After Japan was dethroned by China as the second world’s economic power, I knew that the United States was next in line. But never in my wildest dreams thought it would happen this fast. It’s difficult to digest that at this very moment, China is the most powerful economic power in the world. I’m still in a state of shock.
There’s no easy way to say this, so I’ll just say it: The U.S. is no longer No. 1. Today, the country is No. 2. Yes, it’s official. The Chinese economy just overtook the United States economy to become the largest in the world. For the first time since Ulysses S. Grant was president, America is not the leading economic power on the planet.
It just happened—and almost nobody noticed.
The International Monetary Fund (IMF) recently released the latest numbers for the world economy. And when you measure national economic output in “real” terms of goods and services, China will this year produce $17.6 trillion—compared with $17.4 trillion for the U.S.A. As recently as 2000, the U.S. produced nearly three times as much as the Chinese.
To put the numbers slightly differently, China now accounts for 16.5 percent of the global economy when measured in real purchasing-power terms, compared with 16.3 percent for the U.S. This latest economic earthquake follows the development last year when China surpassed the U.S. for the first time in terms of global trade.
Make no mistake: This is a geopolitical earthquake with a high reading on the Richter scale. Throughout history, political and military power have always depended on economic power. Britain was the workshop of the world before she ruled the seas. And it was Britain’s relative economic decline that preceded the collapse of her power. And it was a similar story with previous hegemonic powers such as France and Spain.
We can see Chinese increasing presence in Latin America. For example, the terminal ports of Balboa and Cristobal on both ends of the Panama Canal are operated by Hutchinson Whampoa Limited based in Hong Kong.
Currently the Panama Ports Company, a subsidiary of Hutchison Whampoa Ltd., has exclusive and extensive rights to control both ends of the Panama Canal. Hutchison Whampoa is a Chinese company owned by Hong Kong billionaire, Li Ka-Shing, who has strong ties with Beijing. Considering Li’s close ties with the Chinese government, it is highly plausible that Hutchison Whampoa has the potential to act as Beijing’s political agent and that their possession of the ports at either end of the Panama Canal constitutes a serious U.S. national security issue.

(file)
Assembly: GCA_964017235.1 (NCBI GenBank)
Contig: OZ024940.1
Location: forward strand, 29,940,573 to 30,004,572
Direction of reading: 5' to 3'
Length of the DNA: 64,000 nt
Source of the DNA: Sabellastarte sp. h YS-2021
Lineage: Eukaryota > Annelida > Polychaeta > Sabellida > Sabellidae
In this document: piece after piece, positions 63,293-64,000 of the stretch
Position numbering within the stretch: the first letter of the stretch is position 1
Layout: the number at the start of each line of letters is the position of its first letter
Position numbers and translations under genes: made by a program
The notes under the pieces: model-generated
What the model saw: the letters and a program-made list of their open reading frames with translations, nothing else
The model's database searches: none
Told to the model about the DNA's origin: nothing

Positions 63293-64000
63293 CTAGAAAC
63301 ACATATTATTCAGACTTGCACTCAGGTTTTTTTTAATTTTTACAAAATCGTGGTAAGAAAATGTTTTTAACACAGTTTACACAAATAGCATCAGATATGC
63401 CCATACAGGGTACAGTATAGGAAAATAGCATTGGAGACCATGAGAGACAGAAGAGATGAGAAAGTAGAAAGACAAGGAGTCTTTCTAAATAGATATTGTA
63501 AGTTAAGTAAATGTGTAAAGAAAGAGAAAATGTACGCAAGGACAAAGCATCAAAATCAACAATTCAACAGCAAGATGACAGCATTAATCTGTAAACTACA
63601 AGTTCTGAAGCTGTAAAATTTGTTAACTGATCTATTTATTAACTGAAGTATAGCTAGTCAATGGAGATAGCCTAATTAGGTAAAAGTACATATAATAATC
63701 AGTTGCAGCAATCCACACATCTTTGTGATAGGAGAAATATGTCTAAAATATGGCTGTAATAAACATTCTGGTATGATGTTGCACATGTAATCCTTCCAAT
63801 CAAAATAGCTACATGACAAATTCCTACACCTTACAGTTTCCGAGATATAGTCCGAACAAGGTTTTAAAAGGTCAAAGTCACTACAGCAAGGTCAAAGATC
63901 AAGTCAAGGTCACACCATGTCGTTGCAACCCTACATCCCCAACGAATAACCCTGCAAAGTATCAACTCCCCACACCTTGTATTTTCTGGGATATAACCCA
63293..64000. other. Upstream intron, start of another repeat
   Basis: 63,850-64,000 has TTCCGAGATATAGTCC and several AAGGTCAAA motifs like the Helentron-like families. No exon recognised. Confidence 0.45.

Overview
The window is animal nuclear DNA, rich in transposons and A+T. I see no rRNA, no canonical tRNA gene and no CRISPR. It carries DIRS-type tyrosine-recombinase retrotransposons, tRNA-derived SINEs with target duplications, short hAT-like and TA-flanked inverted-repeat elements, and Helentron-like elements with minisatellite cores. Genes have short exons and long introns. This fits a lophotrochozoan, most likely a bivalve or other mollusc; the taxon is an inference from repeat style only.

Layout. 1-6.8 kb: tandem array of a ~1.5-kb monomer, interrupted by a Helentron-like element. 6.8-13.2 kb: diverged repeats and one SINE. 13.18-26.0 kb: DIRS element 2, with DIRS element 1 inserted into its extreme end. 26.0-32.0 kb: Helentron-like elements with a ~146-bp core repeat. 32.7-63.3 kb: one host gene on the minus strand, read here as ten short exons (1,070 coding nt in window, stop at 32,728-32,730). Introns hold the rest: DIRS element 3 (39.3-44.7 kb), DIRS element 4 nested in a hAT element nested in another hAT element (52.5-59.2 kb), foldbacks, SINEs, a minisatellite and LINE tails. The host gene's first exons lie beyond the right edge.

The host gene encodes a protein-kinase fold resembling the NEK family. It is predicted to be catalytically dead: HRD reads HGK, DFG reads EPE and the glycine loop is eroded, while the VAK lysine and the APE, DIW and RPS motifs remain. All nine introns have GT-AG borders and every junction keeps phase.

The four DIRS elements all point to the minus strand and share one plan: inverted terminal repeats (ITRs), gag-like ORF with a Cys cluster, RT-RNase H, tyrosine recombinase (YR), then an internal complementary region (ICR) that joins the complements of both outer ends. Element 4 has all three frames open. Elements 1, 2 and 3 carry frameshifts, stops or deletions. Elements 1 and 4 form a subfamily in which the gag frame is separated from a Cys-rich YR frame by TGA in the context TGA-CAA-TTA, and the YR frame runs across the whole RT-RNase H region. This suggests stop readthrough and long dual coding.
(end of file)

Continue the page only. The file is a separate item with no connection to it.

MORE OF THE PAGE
China’s increasing influence in the Western Hemisphere has been of growing interest to lawmakers on Capitol Hill. In fact, on June 11, 2008, the House Foreign Affairs Subcommittee on the Western Hemisphere held a hearing entitled “The New Challenge: China in the Western Hemisphere.” In the hearing, experts on Latin America pointed out that total trade between China and the Latin American and Caribbean region skyrocketed from $8.2 billion to $102 billion in less than ten years. Furthermore, those testifying mentioned that Chinese President Hu Jintao’s visit to several Latin American countries in 2004 underscored China’s increased presence in the hemisphere. During his visit, Hu stated that China would invest $100 billion in the region over the next decade.
Over the past years, several Latin American countries that had no diplomatic ties with the People’s Republic of China have now established them. For instance, in 2007, Costa Rica aborted its ties with Taiwan and established diplomatic relations with the People’s Republic of China, primarily for economic and financial reasons. However, the most important indicator of China’s growing influence is its control over the ports at both ends of the Panama Canal. China has been operating these ports since 2000 and their influence inside Panama has grown as indicated by a bill submitted last year to the legislature that mandates teaching Mandarin in all Panamanian public schools.
Another dramatic example is the construction of an international waterway in Nicaragua by China connecting the Pacific and Atlantic Ocean. The construction of the canal is scheduled for the end of December 2014.
In June 2013, Nicaragua’s National Assembly approved a bill to grant a 50-year concession to the Hong Kong Nicaragua Canal Development Investment Company (HKND Group) to build the waterway. The concession can be extended for another 50 years once the waterway is operational. Construction of the canal, estimated to cost between $40 to $50 billion, is scheduled to begin in December 2014, with completion due within five years. This event is a serious competition to Panama’s economy which heavily depends on the operation and positive cash flows of the Panama Canal.
Considering that Cuba, Venezuela, Nicaragua, Ecuador and Bolivia have leftists governments, the presence of China in Latin America raises concerns on the security and stability of democratic governments in the Western hemisphere.
Next year 2015 promises to be a very interesting year in more ways than one. Good Day.